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It’s one of those stunning fall days. The sun is shining, birds are chirping, the air smells great. And there’s your kid: Parked in his usual space in front of the television or computer screen with his mouth agape and his eyes glazed over.

When you were a kid, you lived to hear the screen door slamming behind you. You loved messing around outside, tooling around on your bike and exploring out-of-the-way spots. So why is getting your own kid over the threshold so darn hard?

Well, for one thing, there’s a lot of very entertaining technology to compete with these days: Good luck dragging Jane or Jimmy away from a Level-7 Cyber-Clone battle (particularly if he or she is winning). Then there’s the fact that, for safety reasons, you may not really want your kids outside wandering around alone. Just as likely, your modern-day, urban kids don’t really know quite what to do with themselves once they hit the fresh air. Maybe there’s nowhere in the neighborhood for them to play or explore anyway, and no troop of friendly neighborhood kids for them to run with. Maybe they aren’t big into sports or outdoor athletics and tend to balk at being made to move under their own steam.

Whatever their objections, you know you’ve got to get them outside somehow. You want them to learn some outdoor skills, to start appreciating nature – and you’d also like to see them getting a little fresh air and exercise.

Oh sure, you can start masterminding some week-long hiking and camping expedition. Hauling the kids off to Yellowstone or the Boundary Waters is all fine and dandy, but trips like these are way too daunting to do very often. There’s the gear, the planning, the packing, the driving, the expense – to say nothing of getting time off work and school.

Face it: Most families can swing big outdoor adventures or camping trips once, maybe twice a year, max. And at that rate, your kids are still going to know far less about John Muir than they do about Justin Timberlake. Plus, if they don’t get at least a taste of the outdoors now, it may start getting a lot tougher to entice them into longer trips and outings down the road.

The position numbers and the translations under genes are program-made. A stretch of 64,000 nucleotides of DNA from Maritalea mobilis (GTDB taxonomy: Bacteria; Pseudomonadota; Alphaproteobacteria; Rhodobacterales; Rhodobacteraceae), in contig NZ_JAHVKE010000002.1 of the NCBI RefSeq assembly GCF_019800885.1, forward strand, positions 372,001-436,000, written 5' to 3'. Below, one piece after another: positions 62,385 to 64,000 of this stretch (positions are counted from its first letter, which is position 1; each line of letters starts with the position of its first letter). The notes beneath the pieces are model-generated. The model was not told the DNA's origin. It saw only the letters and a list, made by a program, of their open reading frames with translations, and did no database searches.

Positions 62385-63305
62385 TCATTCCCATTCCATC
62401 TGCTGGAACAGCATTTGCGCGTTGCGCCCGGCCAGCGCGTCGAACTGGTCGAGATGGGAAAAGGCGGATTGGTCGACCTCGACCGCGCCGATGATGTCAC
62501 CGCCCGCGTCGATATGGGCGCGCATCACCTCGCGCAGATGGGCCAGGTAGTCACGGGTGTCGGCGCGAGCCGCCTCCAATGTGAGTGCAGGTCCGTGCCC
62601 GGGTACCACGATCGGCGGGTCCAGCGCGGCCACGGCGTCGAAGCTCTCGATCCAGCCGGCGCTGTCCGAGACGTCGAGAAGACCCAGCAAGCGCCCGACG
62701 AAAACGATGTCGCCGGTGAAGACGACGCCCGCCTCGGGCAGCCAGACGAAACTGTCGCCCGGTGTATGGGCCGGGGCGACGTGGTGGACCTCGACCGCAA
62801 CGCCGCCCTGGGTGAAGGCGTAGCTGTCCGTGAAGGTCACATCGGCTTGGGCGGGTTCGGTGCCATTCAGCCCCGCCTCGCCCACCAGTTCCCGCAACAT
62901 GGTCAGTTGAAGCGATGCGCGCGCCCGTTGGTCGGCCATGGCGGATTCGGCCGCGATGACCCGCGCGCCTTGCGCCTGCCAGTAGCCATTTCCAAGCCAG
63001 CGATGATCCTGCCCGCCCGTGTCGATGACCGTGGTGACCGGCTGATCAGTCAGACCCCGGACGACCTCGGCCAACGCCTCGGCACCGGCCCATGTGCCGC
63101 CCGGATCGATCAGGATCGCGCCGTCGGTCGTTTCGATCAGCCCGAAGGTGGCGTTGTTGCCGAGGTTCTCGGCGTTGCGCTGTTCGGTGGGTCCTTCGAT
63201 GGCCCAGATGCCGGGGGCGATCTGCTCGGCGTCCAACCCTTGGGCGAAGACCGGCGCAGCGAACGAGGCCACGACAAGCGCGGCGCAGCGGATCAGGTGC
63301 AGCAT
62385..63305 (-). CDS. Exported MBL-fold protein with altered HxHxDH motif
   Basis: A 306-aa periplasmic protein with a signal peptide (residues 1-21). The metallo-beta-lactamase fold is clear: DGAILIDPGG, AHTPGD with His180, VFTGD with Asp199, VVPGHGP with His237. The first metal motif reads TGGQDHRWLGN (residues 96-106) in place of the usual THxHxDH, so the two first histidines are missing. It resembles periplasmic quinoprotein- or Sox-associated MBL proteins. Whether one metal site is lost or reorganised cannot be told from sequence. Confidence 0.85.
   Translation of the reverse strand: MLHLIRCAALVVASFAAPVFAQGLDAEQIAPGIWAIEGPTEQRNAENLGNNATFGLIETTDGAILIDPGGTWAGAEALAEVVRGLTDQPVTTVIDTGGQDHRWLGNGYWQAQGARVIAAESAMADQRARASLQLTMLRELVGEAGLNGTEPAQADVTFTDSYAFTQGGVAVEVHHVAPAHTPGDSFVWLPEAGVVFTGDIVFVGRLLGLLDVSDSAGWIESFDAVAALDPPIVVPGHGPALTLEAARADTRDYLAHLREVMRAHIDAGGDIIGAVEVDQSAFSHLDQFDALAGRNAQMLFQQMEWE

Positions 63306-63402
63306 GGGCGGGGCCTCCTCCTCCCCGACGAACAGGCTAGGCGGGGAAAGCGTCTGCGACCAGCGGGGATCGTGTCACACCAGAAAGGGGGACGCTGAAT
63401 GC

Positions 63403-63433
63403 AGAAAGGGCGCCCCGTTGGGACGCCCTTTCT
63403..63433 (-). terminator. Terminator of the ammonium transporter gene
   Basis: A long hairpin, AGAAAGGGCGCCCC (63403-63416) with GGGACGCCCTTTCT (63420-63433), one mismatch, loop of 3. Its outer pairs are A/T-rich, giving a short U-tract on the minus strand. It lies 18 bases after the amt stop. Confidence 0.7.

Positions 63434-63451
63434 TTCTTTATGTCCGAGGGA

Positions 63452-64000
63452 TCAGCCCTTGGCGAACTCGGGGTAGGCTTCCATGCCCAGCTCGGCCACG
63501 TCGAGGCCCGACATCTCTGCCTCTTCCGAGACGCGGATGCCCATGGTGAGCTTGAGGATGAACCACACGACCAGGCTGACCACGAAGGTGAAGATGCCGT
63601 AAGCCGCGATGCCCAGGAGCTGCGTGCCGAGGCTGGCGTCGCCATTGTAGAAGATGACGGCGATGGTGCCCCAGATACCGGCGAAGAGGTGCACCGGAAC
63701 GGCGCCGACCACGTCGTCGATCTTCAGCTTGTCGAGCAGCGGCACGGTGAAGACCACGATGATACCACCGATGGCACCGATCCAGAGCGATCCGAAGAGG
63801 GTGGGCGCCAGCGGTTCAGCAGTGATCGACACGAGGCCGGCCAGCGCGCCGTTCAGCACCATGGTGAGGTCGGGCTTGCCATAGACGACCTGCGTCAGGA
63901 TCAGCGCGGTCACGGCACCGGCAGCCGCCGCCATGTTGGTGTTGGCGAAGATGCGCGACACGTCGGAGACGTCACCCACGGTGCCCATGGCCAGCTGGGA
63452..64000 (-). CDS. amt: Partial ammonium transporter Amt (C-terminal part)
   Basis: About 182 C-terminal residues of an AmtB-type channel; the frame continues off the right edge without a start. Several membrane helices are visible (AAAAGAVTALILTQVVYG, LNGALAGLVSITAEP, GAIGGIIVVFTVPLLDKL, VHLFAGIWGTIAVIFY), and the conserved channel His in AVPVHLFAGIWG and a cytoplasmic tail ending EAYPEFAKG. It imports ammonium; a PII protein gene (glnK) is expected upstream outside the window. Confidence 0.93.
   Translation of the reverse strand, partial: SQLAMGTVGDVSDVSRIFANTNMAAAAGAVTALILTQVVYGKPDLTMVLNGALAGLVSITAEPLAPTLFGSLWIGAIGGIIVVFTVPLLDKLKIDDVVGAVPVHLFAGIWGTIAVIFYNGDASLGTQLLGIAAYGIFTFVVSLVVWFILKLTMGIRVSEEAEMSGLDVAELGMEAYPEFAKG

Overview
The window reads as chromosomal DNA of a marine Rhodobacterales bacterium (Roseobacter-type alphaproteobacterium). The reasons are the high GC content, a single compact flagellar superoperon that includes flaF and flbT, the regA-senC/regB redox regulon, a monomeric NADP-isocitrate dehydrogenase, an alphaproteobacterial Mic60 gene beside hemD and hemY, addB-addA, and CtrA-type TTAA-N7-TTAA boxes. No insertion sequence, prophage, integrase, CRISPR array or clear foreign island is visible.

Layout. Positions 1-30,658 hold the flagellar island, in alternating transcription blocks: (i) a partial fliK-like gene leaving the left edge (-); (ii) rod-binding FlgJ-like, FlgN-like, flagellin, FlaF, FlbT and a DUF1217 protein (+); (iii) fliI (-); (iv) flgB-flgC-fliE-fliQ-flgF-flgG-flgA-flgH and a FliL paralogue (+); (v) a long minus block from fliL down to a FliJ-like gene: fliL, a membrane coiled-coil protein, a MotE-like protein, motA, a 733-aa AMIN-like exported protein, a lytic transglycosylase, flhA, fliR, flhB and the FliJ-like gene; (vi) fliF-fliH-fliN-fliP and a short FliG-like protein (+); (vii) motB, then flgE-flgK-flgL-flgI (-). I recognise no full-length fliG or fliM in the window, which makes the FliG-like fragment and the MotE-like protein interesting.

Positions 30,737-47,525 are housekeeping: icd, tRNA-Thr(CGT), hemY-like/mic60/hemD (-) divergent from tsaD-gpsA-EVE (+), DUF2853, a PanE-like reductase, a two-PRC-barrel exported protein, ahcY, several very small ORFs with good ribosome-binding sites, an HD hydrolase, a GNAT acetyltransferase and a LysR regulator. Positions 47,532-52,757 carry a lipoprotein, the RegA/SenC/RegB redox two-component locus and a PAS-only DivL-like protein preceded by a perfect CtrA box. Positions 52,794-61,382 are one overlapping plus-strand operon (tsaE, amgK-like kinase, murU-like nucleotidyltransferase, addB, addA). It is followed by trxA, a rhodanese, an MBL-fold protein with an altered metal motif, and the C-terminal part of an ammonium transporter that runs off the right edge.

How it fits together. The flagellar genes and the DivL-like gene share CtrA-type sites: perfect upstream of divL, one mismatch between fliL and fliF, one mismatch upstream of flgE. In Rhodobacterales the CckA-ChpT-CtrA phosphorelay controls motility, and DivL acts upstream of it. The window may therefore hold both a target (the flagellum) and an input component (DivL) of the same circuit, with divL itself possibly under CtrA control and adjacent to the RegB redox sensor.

What you really need is a strategy for nudging your kids outside on a regular, daily basis – without it feeling like a forced march to them, or an ordeal for you. Take heart: Family-adventure expert Michael Hodgson is here to tell you it can be done.

Keeping It Simple

“Most parents think that for their kids to have fun outdoors, they need to plan large-scale, pricey trips and outings,” says Hodgson, author of The Outdoor Family Fun Guide, Camping for Dummies, and many other nature-oriented titles. “They don’t realize that most kids are just as happy – if not happier – doing much smaller, simpler activities close to home.”

The key to creating successful small-scale adventures, according to Hodgson, lies in being willing to do outdoor things with your kids, and in cultivating an environment of collaborative exploration. It’s not enough, he says, to haul your kids out and “lecture them about the wonders of nature or the importance of exercise.” Rather, he says, “You have to genuinely be interested in discovering and being active in the outdoors yourself,” he says. “You have to be willing to participate.”

That may mean getting down on the ground to look at a bug, or up in a tree to check out a nest. It may also mean getting up to your knees in water sometimes. “You have to be willing to get dirty or muddy with your kids,” insists Hodgson. “You have to be okay with getting back into the SUV with some crud on your boots, and about coming home for dinner with a little frog slime on your shirt.”

As the frog-slime reference suggests, neighborhood nature forays (such as “stream-walks”) are among Hodgson’s favorite family activities. Stream-walks involve donning old tennis shoes and investigating neighborhood streams or riverbanks to check out whatever is living (or washed up) along its banks. No streams or creeks in your hood? You can still accomplish the same class of exploration by going out on foot or bike and then stopping to poke around along railroad tracks, in ditches, around trees and brush, or under dead logs in parks.

Basically, you amble along, stopping and looking at stuff, pointing out your cool finds (and total gross-outs) and having fun along the way. If you’re a nature lover, you might start teaching your kid to ID some common plants and animals. If you’re clueless about such things, you might cop to that ignorance – but express curiosity and pick up a guidebook so you can learn together.

Hodgson insists that it doesn’t really matter what you do, or even how much time you spend on any given occasion. A 10-minute walk before dinner to check out some cloud formations or a spontaneous investigation to see what’s living under the porch may be all you can fit in some days. “What matters,” he says, “is that you’re hanging out with your kids outside and having fun together.”